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Benchmarks: Radio Ads




Benchmarks: Radio Ads


Reach your customers
with creative radio ads

Like last issue’s Benchmarks on direct mail, this month’s column surveys another advertising form that is a lot healthier than you might think: radio.

If a picture is worth a thousand words, audio might be worth even more. In our visually oriented world, radio can work magic by allowing people to imagine themselves — not a supermodel or celebrity — using a product. And as radio writer and producer Rod Schwartz wrote on his blog Rodspots, “Here’s the thing: The spoken word remains humankind’s primary form of communication.” When messages are delivered with text, whether in print or online, they’re “just an imitation of human speech,” he adds.

Terrestrial radio — as opposed to satellite or streaming services — has lost audience share to the Internet in recent years. But it remains effective, especially to reach people behind the wheel. That’s particularly true during morning and evening commuting “drive time” periods, though that’s when radio spots cost the most, too.

Recent research by Ipsos for iHeartMedia (formerly Clear Channel) shows AM/FM radio listening still dominates in-car listening, with 84 percent calling traditional broadcast radio their primary platform. But people like choices: Respondents also use CDs, 64 percent; Sirius/XM, 22 percent; Pandora, 18 percent; iHeartRadio, 8 percent; HD Radio and Spotify, 7 percent each.


Radio is versatile, too. You can tailor your spots and target your media buys to reach the demographic you want, whether it’s senior citizens for a eye health seminar; parents for back-to-school eye exams; or sports fans who might be interested in Lasik. (If you listen to any sports on the radio at all, you’ve heard a gazillion laser surgery ads.)

Public radio sponsorships are another option: They’re not ads per se, but they can work very well to attract the sort of educated, higher-end clients you may want. And as the survey results show, satellite radio and Pandora are capturing more ears. So listen up and have a look at some creative ways ECPs are putting radio — in whatever form — to work for their businesses.


4 Your Eyes Only, Seattle, WA

Public radio is the perfect way for Seattle, WA, boutique 4 Your Eyes Only to reach the people who seek the upscale eyewear it carries, says owner Judy Ayers. For one thing, KUOW — the NPR affiliate from the University of Washington — is the most popular station among people near the business’s neighborhood, with serious news coverage that’s in line with her customers’ values. For another, the simple, 20-second messages can easily be altered to highlight an upcoming event or new line. Ayers says she typically invests in KUOW’s “Top of Mind Awareness” sponsorship package, which guarantees 14 to 17 weekly spots during drive-time and popular weekend programming.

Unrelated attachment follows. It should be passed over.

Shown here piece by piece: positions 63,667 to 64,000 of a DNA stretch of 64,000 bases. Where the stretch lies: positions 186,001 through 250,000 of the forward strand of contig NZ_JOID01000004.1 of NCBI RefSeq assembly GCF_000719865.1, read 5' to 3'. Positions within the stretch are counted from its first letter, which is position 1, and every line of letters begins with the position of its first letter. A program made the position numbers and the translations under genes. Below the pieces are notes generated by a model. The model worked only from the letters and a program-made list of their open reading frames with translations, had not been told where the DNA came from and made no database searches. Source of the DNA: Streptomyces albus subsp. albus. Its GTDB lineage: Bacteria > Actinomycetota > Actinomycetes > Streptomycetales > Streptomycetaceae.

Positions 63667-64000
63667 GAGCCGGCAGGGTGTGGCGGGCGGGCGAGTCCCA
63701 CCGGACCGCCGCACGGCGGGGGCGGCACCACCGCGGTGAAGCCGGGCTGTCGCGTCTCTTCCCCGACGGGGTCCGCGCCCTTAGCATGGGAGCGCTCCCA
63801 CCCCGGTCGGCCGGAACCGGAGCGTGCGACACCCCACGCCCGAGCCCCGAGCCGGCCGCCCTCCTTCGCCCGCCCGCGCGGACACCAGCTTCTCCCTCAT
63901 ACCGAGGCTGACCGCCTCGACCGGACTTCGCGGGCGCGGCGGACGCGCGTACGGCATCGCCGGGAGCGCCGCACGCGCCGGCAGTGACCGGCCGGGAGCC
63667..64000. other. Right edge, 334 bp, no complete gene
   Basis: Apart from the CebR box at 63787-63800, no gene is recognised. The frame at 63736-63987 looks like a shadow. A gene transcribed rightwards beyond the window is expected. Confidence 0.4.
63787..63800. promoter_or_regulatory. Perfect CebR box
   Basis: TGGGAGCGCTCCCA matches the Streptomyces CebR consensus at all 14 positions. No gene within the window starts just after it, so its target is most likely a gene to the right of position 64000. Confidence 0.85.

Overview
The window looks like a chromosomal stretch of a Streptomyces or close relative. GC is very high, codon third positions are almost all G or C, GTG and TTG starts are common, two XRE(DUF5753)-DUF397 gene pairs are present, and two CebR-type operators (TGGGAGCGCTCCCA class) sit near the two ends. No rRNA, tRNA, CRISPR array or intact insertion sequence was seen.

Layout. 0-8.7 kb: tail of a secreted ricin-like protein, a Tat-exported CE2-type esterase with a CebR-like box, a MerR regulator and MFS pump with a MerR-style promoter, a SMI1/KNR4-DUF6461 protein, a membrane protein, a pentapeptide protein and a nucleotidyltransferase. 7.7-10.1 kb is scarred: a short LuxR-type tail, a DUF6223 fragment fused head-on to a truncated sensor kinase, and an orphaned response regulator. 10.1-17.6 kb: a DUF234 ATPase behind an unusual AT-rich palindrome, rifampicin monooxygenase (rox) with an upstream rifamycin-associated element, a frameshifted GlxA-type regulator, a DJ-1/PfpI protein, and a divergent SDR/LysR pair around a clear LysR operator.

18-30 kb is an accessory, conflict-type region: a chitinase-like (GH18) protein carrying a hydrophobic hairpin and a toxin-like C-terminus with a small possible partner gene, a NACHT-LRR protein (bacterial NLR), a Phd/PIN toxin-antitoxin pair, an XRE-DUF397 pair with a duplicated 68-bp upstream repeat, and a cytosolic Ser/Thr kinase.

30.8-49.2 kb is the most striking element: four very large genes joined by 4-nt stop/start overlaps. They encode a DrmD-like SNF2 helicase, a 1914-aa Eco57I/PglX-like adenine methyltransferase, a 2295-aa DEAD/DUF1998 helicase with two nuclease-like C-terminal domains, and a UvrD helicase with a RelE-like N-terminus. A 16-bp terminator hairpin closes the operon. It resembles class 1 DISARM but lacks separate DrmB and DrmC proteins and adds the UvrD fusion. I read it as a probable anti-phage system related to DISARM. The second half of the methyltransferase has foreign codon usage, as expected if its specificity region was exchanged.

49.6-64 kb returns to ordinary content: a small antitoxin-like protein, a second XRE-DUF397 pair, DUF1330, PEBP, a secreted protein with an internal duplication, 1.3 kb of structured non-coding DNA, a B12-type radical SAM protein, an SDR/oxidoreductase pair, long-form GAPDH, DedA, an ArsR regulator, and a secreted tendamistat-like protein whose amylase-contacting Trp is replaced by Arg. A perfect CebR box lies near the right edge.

Benchmarks: Radio Ads


Europtics, Denver, CO

With Johann Strauss’s familiar Blue Danube Waltz playing in the background and a golden-voiced announcer intoning typical ad-speak about the largest selection and best-trained staff anywhere in Colorado, this spot touting Europtics sounds like a pretty typical radio ad. Then you hear the bit about a free Mercedes. Clever, funny, memorable … and as creator Daniel Feldman of dba designs and communications says, one of the business’s most popular ads ever.

Benchmarks: Radio Ads



ClearView Eye Clinic, Moscow, ID

Rod Schwartz doesn’t use scripts with most of his clients. “Instead of writing words to put into people’s mouths, I have a conversation with them, uncover their stories, distill the salient portions into sound bites, and then weave them into a story,” he explains. The approach works especially well for Dr. David Leach of ClearView Eye Clinic. A recent spot showcases the story of a Life Flight helicopter pilot whose Lasik surgery helps him do his job with less eye fatigue and crystal-clear vision. The spots do well during morning news shows.

Benchmarks: Radio Ads


Fishkind Bakewell Maltzman Eye Care
and Surgery Center, Tucson, AZ

“The possibility of blindness is one of our greatest fears” is an opening line that gets attention, and practice administrator Bev M. King says Fishkind Bakewell Maltzman Eye Care and Surgery Center finds radio is always the top way people say they hear about the group’s annual senior eye health seminars. A local ad agency, Dark Horse Media, has helped the practice with its ads for 20 year. Says King: “We prefer to support local businesses whenever possible, and they know us and get us.”

Benchmarks: Radio Ads

Benchmarks: Radio Ads


Family Eye Clinic,
Pullman, WA

Memorable jingles have long been a part of radio advertising. Dr. Dan David knows this, so he had a jingle created for his radio ads, which air daily on two stations. The ads begin with David imparting some sort of interesting facts about eye health or eyewear, with music playing subtly under his voiceover. At the end, as David gives the practice website address, the instrumental volume gradually grows and singers deliver the simple, upbeat musical phrase: “Family Eye Clinic … when you want to see the best.”




Eye Candy Kids, Delafield, WI


Paula Hornbeck has used radio as part of her marketing since opening Eye Candy, in Delafield, WI, so she turned to the medium when she launched her children’s eyewear shop last year, too. Media buyer Cynthia Qualich places the shops’ ads on traditional stations as well as on Pandora. “The difference with Pandora is that we target the audience by demographics, no matter what kind of music they are listening to,” Qualich says. “So format isn’t really a consideration when we buy Pandora; it’s more about reaching our target within their preferred programming, whatever it may be.”

Benchmarks: Radio Ads



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